COVID-19 and Accelerating Deglobalization (w/ Pedro da Costa and Adam Posen)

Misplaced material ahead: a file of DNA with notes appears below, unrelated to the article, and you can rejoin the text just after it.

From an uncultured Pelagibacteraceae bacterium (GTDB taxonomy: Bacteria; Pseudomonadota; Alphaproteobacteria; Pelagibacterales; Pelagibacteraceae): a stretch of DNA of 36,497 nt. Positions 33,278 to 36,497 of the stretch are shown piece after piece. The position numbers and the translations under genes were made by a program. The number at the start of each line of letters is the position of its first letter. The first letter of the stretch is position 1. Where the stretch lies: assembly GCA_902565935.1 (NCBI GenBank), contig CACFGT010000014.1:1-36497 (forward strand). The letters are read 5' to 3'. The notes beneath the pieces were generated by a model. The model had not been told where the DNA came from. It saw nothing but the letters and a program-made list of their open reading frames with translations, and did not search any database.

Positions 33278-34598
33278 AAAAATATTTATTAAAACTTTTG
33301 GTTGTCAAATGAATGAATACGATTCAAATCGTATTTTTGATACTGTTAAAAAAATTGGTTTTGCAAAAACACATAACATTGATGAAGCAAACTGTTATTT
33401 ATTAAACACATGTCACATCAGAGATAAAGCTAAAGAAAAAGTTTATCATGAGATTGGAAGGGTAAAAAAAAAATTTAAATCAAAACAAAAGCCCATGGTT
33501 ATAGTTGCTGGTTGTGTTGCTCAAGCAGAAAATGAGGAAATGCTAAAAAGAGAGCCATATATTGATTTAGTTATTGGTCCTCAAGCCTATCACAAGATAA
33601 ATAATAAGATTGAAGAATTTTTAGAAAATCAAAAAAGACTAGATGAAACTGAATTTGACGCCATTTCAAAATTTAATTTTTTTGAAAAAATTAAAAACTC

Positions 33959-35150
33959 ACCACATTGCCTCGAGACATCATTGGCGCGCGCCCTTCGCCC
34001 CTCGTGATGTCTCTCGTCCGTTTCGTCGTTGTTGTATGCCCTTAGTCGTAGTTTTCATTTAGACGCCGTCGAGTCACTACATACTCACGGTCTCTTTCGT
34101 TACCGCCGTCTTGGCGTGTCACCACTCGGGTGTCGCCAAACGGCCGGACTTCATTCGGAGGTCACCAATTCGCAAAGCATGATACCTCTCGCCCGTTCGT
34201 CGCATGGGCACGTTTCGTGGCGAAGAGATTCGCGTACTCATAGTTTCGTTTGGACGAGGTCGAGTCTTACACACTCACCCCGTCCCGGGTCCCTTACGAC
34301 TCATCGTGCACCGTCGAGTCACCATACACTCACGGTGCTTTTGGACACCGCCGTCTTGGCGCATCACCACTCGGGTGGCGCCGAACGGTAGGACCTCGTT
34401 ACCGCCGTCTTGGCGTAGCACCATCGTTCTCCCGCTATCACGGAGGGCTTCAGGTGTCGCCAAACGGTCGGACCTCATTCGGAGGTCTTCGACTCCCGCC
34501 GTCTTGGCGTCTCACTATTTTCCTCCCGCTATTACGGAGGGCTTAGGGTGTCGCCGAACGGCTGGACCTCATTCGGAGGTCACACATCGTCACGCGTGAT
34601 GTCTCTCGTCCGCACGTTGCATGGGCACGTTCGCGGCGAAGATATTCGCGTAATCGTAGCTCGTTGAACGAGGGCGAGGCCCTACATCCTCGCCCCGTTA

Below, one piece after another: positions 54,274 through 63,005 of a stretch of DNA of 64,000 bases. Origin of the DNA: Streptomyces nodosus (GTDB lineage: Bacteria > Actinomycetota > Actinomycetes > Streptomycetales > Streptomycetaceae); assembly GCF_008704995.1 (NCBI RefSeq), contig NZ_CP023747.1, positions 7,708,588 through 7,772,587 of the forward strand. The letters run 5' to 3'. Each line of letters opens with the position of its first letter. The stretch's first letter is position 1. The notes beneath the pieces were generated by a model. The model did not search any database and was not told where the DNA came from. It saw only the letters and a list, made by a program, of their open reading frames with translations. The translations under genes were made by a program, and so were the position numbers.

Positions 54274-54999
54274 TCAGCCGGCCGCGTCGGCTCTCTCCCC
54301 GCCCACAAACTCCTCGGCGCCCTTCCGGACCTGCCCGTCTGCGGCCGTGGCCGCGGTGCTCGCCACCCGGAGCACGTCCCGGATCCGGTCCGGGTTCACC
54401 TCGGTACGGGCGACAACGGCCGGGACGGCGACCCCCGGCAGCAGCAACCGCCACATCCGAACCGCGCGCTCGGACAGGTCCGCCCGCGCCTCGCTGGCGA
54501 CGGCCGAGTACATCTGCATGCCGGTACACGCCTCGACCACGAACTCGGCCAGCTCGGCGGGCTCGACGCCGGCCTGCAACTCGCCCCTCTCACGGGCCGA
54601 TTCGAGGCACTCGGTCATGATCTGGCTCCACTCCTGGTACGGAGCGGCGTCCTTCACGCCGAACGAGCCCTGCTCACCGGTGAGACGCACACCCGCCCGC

PEDRO DA COSTA: The thing I love about this format of is we get to take a step back and really just delving deep into questions. The Peterson Institute is the Peterson Institute for International Economics, I really would love to take a tour around the world with you and look at this issue from a global perspective because it really is when-- I tell my friends and colleagues there was ever a time where we were like, for better or worse united, this is it. ADAM POSEN: It could be for better, it could be for better. PEDRO DA COSTA: It could be for better. Exactly. That's exactly my question to you. Peterson Institute is at the forefront of promoting global integration, free trade, openness, international cooperation, that trend had been under threat before. It's still under threat perhaps more severely now. Of course, this crisis in general, some need for cooperation but there's also some tension. Can you talk about how you see those two things playing out? ADAM POSEN: I think we have to start by explaining just briefly why people at Peterson and elsewhere are committed to making globalization work and not reversing it. You see that right now. As my colleague, Chad Born has published a series of pieces, they're getting a lot of play deservedly. You can't disentangle yourself from global supply chains in order to get everything you need, whether it's food or medical supplies. People say, oh, we went too far, we shouldn't be getting this stuff from China or wherever, but the fact is, we're getting stuff from Canada, we're getting stuff from Mexico, we're getting stuff from the Netherlands, from England. Every time that President Trump or someone, either party who decides they want to cut us off from the world, they are making us more vulnerable. Those unemployed people, poor people in the US are the first to suffer because you're reducing supplies, you're raising prices. What happens is, that means it just goes even more to the rich, these medical supplies and services. Same is true food. Same is true of all these basic things. You cannot, it's not just a question of modernization or cost cutting or excessive globalization, for centuries, going back to the Roman Empire, you need lower income people to come pick your crops because higher income people won't do that work and then the food rots in the fields. Those people need to be able to cross borders in order to make their living. You cannot get away from this. This is even more true in the pandemic as you're talking about, Pedro, because you can't get away from the disease. We'd like to say, okay, cut off travel. If we'd cut off travel by this date from Europe or this date from China, we would then be safe. Go back to the Great Flu of 1918-1920, there were tiny islands in the Pacific that after a few months, got infected with the flu. There is literally no place on earth that didn't have the flu. That was in the aftermath of World War I with no commercial air travel, no internet, no globalization of the sort we know now. The reality, the hardheaded reality is-- PEDRO DA COSTA: [?] have infected my great grandfather in Rio De Janeiro in 1918, turns out he died of the Spanish Flu. ADAM POSEN: It's not like there was huge international tourism and travel back and forth from Rio or San Paolo in 1918. The rational realist thing is to think about how to make these international integration work, but you're absolutely right. Things are going backwards. PEDRO DA COSTA: Chad and your colleagues have pointed out in that context how actually some of the trade war disruptions that were happening ahead of this crisis have made it more difficult for everyone but also for the United States to get the goods and product, medical equipment even that we need. ADAM POSEN: No, absolutely. This is happening in Europe as well. It's not just the US, it's other countries. Europe put on this export ban on their medical supplies that they were producing, and it backfired on them. Even rich countries, even large, rich economies like the US or EU take it as a whole, can't fully self-supply. It's just not possible. Moreover, there's a lot to talk about the globalization issue but the biggest thing where globalization has not delivered is not for the people of the rich world, it's not for the people of China, it's for the people of Africa, Latin America, South Asia. Even there, we've delivered but we haven't delivered them all the way. In other words, the bottom line is there's going to be horrible debts and disruption in developing countries, it's already started. There's been a huge outflow of capital from those countries, the IMF, World Bank, and others are trying to get some money back in so that those people are not deprived of everything they need then they don't incur horrible debts they shouldn't have to. That is the real divide in the world right now. Everybody's got the disease, but it's how much you suffer, how resilient your society is. PEDRO DA COSTA: How worried are you about the emerging world as it's called, in terms of the crisis hitting health infrastructures that are even less, we're seeing just how strained rich countries are in the face of this virus. How do you see this playing out in the emerging world? Can you talk a little bit about things that you and others have argued that G20 can do to help? ADAM POSEN: Thank you for that. The picture is very grim. The one bit of good news is we're seeing increasing evidence that the disease, statistically speaking, is much less deadly, much more contagious, and much less deadly than we first thought. Like the news that just came out about this study, a small random sample of pregnant women being admitted for delivery in New York and it turns out, some vast share of them are infected, and very few of them are symptomatic. There's various other data points coming in like that. That's the one bit of good news. That's not about economics, that's about the fundamental biology, so that potentially, the death rate is going to be much lower once you count all the people who got sick, still going to be formal. Other than that, the public health's picture in developing worlds-- when I say developing world where the emerging is about PC, it's because there are certain developing countries like your friends in Brazil, a few others that are big enough and on the right side of the divide, that they can get away with running fiscal policy. They already have something of a welfare state. Our mutual friend, my colleague, Monica de Bolle, of course, has been pushing for universal basic income in this emergency in Brazil and Brazil can afford to do something like that. Then you've got a host of countries in Central America and South Asia, in Africa that can't do that. You get caught in not only is the healthcare system overtaxed, but you have people living mostly in very tight conditions, bad living conditions, not great sanitation, huge population density in and around urban areas. We have lockdowns as we've seen very visibly in India, which may or may not be the right thing to do in this context. That's a very real question but which clearly don't protect the urban poor and people sounds end to that. Unemployment is much more meaningful for the informal sector people in these countries. Once you saw the millions of people in Mumbai and Bombay, just to pick an example, who had to go back to their home villages, because they had no way of making a living, it was hand to mouth cash work to make a living day to day and when you have a lockdown, maybe the middle income enough people locked down, but then they stopped interacting with all those poor people, you have to go-- PEDRO DA COSTA: The notion of stocking up for two weeks of food is not feasible for millions and millions of human beings, including in this country. ADAM POSEN: Yeah, absolutely. That is part of the reason we keep hammering on this idea of making globalization work, because as much as people talk about inequality and problems of globalization, if you're closed and you're not taking advantage of the diversification, and the multiple sources of supply, and the checks on government and the flows of people and information for health purposes, all these things, it's the poor and vulnerable who gets it worst in the US as well as the poor world. You had said I don't want to be so negative, because there are things we can do that will make a material difference. You had said the work we've done on the G20, [?] and I edited a short piece, which I hope people will read. It's very quick, but about practical steps to make life better in the world. The key point is, going back to where you started, Pedro, this is about collective action. Usually, people are used to economists that think in terms of tradeoffs. Well, if we have more of this, we have less of that. For international relations, not as much as Donald Trump makes out to be. That's often thought to be zero sum if I'm gaining, China's losing and vice versa. There are situations in international economics where it's what we call collective action problem, where it's just there's no competition. If people join together and get past distrust, you could actually get things for everybody that you couldn't get other ones. It's not privileging one country versus another. It's not taking away from one to another. Those are the things we emphasize. Those are things like swap lines that give temporary liquidity in dollars to strained financial systems in emerging markets in developing countries. Emergency aid for the World Bank and the IMF is very cheap, but very important support for how to distribute vaccines, how to distribute antivirals when we have them whether it's refrigeration or safe distribution networks or administration instructions, restoring freer trade in medical supplies and food so that the people don't hoard in the rich world, and we have a better sense transparently as Chad and others argue about where the supplies are and where the bottlenecks are. Leaning against dollar appreciation, which sounds like a selfish US thing, but actually, in the current context, when all the world's money almost is flying into the US and a few other safe havens like Switzerland and Norway, the dollar goes up a lot and for poor countries who need to buy food, medicine, technology, pay debts in dollars, that makes it even worse. When you've got energy prices cratering, it's good for most people but of course, there are a bunch of countries who export energy and export copper and nobody's building with copper at all. There's room for us to all lean against excessive dollar appreciation, and that again, doesn't cost very much money at all, probably get most of it back and it helps everybody. These are the things we should be talking about at the international level. PEDRO DA COSTA: Beyond the health cooperation and actual medical know-how in supplies getting to the places where they need I imagine that there's a preventing a deeper financial crisis component to this as well. There's a lot of larger but less developed African economies and Asian economies that issued a lot of bonds in so-called good times. I would imagine that having financial crises in one or more of those countries would aggravate a pandemic, by definition. ADAM POSEN: You're absolutely right. We have to appreciate the scale but also the nature of what's happening right now. Even during 2008, 2009 global financial crisis, Asian financial crisis 20 plus years ago, you have huge flows of money out of these countries into, again, the safe havens and rich countries. That increases the amount of debt in real terms that these countries have to pay and decreases usually the amount of money they have. Also, because it's a recession, usually increases the amount whatever degree they have of welfare state and public spending increases the demands off. Now, take each of those factors and amp them up for the pandemic, more money's going out. We have more money leave the developing world in the last two months than left about more than the entire 2008, 2009 crisis, more of a recession, because you've talked about the horrible unemployment numbers here in the US, even if it's not sustained, God willing. It's an enormous contractionary shock. Then more demand for public spending and public services for global health pandemic even more than just trying to keep the poor going. This is an enormous burden on the developing world. Over 90 countries have applied for emergency loans or assistance of the IMF and World Bank simultaneously. In the worst crises, we've usually seen 20 at most. There's a huge challenge of how to do this. Now, there's one piece of goodness to that, which is the rich world knows that none of those countries fall. Wherever the disease started, it wasn't because some African government were in too much debt, or some South Asian government was too loose with their fiscal spending. That's not what's going on here. This is something that are totally not their fault, which suddenly changes their whole [?]. The big emphasis this week around the G20 and the IMF meetings, IMF-World Bank meetings, is to try to get some form of the same rollover debt, not building up new debt, not requiring current payments that we're trying to do for small businesses in the US. It's the same thing, try and do that for governments and some entities in the developing world. There's some real progress to be fair, there's some genuine progress the IMF and World Bank and the G20 have tried, but there are issues, as you've reported on and written about in the past about the so-called vulture funds and various holdout investors who this is the worst part of it. If you say the official sector says we're not going to ask you to make interest payments now to loans coming from us, but then maybe the private people still keep going. Think of it as the government says, okay, you can postpone your taxes till July 15th in the US for a household, but the local loan shark says you still got to pay me. PEDRO DA COSTA: Is there a risk? Who holds the bag on the northern side? Is there a risk to US, European financial systems from the lending that's been done in the emerging world? ADAM POSEN: I think it's a good question to ask. Certainly, in past crises going back to the crisis of the '80s, which you're all familiar with, there has been this issue of Western banks overextending getting themselves in trouble, which has had sometimes the beneficial side effect of encouraging the Americans and the Europeans to actually put more money into rescuing the poor countries [?]. Right now, I think that's actually much less of an issue than it's been in past crises. A lot of the money that went into the developing world was more liquid form on securities, investment funds, or investors who are not banks and hedge funds of various kinds. The banks themselves in the US and Europe are genuinely better provisioned and better capitalized than they were in say 2008. Now, I know your first two episodes were with two people I admire, Sheila Bair and [?] talking about the questions of how much has the supervision of banks really improved? How much has that been rolled back over the last couple years of changes at the Fed? That's a legitimate thing, but I think we have to recognize the reality as a forecaster that the US financial system, the European financial system, even if it's not ideal, are in much better shape to weather this than they would have been in the past.